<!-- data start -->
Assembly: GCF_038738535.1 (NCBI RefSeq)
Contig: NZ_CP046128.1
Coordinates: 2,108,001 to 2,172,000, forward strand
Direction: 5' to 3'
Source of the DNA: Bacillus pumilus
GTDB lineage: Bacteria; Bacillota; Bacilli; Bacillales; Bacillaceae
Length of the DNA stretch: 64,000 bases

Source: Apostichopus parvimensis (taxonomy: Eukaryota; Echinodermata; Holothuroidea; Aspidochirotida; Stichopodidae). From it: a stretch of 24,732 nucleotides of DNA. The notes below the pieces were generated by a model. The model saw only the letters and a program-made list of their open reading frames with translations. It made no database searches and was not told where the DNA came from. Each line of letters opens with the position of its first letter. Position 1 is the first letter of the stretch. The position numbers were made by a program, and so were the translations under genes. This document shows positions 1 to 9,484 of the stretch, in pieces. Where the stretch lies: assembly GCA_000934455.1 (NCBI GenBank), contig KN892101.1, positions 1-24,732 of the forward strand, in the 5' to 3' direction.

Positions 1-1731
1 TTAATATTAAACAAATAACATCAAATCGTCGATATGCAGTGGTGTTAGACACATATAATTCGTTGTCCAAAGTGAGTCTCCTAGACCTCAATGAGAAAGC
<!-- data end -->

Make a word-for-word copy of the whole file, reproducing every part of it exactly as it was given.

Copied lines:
Assembly: GCF_038738535.1 (NCBI RefSeq)
Contig: NZ_CP046128.1
Coordinates: 2,108,001 to 2,172,000, forward strand
Direction: 5' to 3'
Source of the DNA: Bacillus pumilus
GTDB lineage: Bacteria; Bacillota; Bacilli; Bacillales; Bacillaceae
Length of the DNA stretch: 64,000 bases

Source: Apostichopus parvimensis (taxonomy: Eukaryota; Echinodermata; Holothuroidea; Aspidochirotida; Stichopodidae). From it: a stretch of 24,732 nucleotides of DNA. The notes below the pieces were generated by a model. The model saw only the letters and a program-made list of their open reading frames with translations. It made no database searches and was not told where the DNA came from. Each line of letters opens with the position of its first letter. Position 1 is the first letter of the stretch. The position numbers were made by a program, and so were the translations under genes. This document shows positions 1 to 9,484 of the stretch, in pieces. Where the stretch lies: assembly GCA_000934455.1 (NCBI GenBank), contig KN892101.1, positions 1-24,732 of the forward strand, in the 5' to 3' direction.

Positions 1-1731
1 TTAATATTAAACAAATAACATCAAATCGTCGATATGCAGTGGTGTTAGACACATATAATTCGTTGTCCAAAGTGAGTCTCCTAGACCTCAATGAGAAAGC